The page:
When Transcatheter Aortic Valve Replacement ("TAVR") was first introduced in 2004, it was a revolution in heart surgery, providing an alternative to open-heart surgery.  The process was minimally-invasive and resulted in more rapid-recovery and lower operating risk.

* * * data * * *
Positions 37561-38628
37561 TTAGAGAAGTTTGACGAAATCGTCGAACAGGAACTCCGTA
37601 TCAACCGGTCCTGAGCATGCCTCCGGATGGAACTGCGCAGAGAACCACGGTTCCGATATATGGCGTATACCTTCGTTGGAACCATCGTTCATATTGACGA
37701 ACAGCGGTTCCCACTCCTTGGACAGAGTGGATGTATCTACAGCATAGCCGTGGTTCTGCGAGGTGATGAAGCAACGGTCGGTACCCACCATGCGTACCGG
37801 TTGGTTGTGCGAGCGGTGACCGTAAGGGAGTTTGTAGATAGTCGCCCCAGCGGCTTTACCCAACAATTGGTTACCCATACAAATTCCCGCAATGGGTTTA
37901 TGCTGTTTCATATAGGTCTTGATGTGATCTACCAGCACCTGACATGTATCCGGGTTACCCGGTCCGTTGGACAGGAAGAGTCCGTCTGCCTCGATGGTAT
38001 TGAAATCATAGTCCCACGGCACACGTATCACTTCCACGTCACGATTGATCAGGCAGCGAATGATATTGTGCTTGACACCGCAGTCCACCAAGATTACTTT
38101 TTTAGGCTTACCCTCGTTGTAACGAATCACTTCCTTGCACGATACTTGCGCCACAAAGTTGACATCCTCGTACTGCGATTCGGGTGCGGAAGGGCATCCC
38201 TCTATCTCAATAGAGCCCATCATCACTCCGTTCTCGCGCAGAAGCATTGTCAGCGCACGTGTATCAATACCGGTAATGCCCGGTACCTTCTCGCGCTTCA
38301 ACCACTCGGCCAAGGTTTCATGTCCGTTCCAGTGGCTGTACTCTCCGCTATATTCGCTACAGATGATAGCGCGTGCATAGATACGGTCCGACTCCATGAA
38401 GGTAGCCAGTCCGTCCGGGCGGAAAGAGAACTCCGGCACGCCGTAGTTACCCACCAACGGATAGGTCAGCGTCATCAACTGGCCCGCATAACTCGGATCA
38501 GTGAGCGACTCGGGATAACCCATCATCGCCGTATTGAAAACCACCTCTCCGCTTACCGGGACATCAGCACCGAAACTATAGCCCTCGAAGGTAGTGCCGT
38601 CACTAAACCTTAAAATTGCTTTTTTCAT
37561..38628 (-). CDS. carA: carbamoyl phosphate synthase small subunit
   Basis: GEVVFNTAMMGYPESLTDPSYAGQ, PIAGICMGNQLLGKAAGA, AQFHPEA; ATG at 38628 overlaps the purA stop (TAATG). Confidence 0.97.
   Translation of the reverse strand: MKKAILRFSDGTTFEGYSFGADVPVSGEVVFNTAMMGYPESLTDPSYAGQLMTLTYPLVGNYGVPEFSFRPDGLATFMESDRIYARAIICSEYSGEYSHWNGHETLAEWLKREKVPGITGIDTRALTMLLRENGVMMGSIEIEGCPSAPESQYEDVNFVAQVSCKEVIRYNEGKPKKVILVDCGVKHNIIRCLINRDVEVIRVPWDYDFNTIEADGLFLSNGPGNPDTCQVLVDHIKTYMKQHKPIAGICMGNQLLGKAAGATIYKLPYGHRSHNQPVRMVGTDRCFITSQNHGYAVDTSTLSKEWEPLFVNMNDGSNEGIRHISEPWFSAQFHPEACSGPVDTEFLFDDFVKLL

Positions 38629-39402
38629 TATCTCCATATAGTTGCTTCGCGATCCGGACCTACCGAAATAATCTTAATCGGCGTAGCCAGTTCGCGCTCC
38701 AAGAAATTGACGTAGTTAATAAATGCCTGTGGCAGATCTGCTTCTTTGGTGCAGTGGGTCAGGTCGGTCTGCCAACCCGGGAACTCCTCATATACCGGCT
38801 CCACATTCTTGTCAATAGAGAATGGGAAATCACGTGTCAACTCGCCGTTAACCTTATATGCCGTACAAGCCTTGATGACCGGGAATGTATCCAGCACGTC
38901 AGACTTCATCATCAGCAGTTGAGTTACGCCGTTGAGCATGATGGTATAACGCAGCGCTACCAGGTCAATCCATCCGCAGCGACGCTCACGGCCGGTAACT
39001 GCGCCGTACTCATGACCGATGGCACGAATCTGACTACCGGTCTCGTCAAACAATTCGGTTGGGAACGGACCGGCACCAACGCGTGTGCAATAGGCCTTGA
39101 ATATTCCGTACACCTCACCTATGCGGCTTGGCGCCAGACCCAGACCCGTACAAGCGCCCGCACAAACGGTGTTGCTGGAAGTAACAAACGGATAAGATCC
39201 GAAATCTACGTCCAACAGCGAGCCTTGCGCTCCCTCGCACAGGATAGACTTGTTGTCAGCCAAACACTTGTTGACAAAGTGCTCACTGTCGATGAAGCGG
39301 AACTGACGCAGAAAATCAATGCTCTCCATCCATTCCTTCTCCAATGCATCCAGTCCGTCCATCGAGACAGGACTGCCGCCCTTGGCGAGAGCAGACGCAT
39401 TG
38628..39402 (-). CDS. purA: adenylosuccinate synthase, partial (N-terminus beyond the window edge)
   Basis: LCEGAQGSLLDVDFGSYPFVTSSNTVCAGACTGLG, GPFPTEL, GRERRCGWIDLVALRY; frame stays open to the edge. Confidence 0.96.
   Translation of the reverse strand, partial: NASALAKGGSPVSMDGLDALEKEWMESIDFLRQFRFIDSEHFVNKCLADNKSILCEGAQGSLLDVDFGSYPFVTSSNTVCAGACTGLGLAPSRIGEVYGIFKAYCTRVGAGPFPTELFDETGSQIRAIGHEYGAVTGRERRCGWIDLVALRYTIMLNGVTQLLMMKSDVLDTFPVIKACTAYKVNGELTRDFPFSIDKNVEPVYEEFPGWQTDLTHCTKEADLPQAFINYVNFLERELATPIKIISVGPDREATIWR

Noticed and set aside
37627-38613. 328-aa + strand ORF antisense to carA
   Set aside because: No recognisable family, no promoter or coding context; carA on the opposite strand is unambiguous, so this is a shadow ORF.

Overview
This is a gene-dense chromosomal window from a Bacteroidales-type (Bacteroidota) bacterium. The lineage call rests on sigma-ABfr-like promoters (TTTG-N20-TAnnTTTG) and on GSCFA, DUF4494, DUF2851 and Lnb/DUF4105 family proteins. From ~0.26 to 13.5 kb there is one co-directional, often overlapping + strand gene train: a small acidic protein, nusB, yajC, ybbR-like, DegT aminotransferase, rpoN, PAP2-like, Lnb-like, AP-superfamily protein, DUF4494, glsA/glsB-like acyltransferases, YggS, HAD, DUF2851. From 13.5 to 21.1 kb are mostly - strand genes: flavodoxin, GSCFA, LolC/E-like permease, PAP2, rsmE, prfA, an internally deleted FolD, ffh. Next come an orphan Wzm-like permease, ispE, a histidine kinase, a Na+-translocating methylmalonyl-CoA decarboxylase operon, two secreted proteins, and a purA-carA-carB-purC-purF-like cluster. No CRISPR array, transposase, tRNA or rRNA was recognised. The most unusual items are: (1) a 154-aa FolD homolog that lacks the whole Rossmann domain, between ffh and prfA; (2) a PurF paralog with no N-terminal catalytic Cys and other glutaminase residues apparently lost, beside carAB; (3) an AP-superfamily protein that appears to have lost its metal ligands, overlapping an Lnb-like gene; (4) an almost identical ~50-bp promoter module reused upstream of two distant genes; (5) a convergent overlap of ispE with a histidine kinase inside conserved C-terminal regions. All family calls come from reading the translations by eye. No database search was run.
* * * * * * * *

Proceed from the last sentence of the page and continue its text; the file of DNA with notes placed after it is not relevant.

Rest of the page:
However, TAVR poses other challenges:

1) It requires large bore access (which is unobtainable in 25% of patients)

2) Even when access is obtainable, the risks of limb ischemia limit the technical applicability of current hardware.

3) TAVR is only available in highly specialized centers due to complexity of access.